Fundamentals of Thermodynamics and Applications
With Historical Annotations and Many Citations From Avogadro to ZermeloeBook - 2009
Here is a systematic introduction into the fundamental ideas of thermodynamics at a somewhat advanced level. The book details many applications of the theory in the fields of engineering, physics, chemistry, physical chemistry, and materials science.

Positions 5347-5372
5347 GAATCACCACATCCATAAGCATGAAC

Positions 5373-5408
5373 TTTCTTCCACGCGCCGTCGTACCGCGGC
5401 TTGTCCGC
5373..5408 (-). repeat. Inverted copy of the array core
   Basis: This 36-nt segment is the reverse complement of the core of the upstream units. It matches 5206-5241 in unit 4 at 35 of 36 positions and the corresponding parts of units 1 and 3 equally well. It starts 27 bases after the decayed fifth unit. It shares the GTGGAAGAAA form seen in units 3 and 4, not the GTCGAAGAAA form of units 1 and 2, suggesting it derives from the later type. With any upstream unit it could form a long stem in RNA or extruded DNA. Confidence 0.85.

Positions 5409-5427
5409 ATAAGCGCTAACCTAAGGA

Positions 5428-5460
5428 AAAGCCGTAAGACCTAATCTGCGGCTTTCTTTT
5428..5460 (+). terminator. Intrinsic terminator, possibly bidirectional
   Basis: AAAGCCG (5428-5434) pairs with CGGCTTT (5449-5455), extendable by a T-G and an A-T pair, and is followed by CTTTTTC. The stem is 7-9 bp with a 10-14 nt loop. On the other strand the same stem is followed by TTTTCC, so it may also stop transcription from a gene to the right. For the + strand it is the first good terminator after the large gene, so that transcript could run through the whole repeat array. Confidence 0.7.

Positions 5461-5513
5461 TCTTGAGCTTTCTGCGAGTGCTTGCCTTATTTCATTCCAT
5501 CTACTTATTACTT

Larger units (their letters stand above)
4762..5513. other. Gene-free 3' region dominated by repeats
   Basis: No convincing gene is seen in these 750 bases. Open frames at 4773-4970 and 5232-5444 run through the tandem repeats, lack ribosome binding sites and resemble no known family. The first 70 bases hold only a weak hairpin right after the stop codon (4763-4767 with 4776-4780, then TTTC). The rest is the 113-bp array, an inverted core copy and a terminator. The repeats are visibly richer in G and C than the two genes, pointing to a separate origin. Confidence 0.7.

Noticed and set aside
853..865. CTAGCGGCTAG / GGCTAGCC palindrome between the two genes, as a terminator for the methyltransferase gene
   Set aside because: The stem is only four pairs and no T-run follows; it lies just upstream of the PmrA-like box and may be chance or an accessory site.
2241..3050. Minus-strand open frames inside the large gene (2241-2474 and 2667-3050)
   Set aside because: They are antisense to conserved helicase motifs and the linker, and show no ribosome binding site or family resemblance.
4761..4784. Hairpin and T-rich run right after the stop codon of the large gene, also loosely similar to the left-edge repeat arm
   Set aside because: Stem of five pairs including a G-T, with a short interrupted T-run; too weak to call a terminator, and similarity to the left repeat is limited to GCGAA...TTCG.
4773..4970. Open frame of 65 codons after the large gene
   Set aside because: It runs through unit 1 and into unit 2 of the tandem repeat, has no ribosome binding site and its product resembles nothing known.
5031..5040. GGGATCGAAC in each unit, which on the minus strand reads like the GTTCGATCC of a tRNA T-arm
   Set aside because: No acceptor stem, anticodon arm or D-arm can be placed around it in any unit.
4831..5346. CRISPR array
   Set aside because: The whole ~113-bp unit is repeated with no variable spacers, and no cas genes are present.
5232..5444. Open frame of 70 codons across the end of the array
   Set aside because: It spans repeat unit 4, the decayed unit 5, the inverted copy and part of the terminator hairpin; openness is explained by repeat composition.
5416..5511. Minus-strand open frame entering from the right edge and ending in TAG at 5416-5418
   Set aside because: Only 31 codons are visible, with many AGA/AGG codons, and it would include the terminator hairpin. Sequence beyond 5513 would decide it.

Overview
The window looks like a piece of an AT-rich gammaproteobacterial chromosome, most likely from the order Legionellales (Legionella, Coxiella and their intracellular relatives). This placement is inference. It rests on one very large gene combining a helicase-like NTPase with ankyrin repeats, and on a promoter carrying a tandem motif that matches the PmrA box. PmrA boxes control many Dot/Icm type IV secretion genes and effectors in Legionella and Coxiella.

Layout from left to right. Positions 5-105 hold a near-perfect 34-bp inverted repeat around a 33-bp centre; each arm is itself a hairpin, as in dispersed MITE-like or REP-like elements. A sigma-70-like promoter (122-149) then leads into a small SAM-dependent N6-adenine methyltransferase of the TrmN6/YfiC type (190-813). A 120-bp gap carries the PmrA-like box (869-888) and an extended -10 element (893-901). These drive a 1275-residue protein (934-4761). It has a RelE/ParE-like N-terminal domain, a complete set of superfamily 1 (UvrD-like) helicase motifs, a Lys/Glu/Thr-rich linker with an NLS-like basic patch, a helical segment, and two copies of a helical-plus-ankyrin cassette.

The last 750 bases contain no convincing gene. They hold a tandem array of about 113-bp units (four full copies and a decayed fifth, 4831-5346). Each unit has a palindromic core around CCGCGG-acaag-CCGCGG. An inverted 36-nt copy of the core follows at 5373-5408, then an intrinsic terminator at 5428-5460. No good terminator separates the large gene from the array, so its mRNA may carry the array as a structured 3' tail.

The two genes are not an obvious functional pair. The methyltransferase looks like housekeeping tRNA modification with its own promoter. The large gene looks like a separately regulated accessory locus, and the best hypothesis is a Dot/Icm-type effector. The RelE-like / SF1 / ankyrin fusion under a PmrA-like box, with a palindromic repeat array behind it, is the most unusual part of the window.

Thermodynamics is the much abused slave of many masters • physicists who love the totally impractical Carnot process, • mechanical engineers who design power stations and refrigerators, • chemists who are successfully synthesizing ammonia and are puzzled by photosynthesis, • meteorologists who calculate cloud bases and predict föhn, boraccia and scirocco, • physico-chemists who vulcanize rubber and build fuel cells, • chemical engineers who rectify natural gas and distil f- mented potato juice, • metallurgists who improve steels and harden surfaces, • - trition counselors who recommend a proper intake of calories, • mechanics who adjust heat exchangers, • architects who construe – and often misconstrue – ch- neys, • biologists who marvel at the height of trees, • air conditioning engineers who design saunas and the ventilation of air plane cabins, • rocket engineers who create supersonic flows, et cetera. Not all of these professional groups need the full depth and breadth of ther- dynamics. For some it is enough to consider a well-stirred tank, for others a s- tionary nozzle flow is essential, and yet others are well-served with the partial d- ferential equation of heat conduction. It is therefore natural that thermodynamics is prone to mutilation; different group-specific meta-thermodynamics’ have emerged which serve the interest of the groups under most circumstances and leave out aspects that are not often needed in their fields.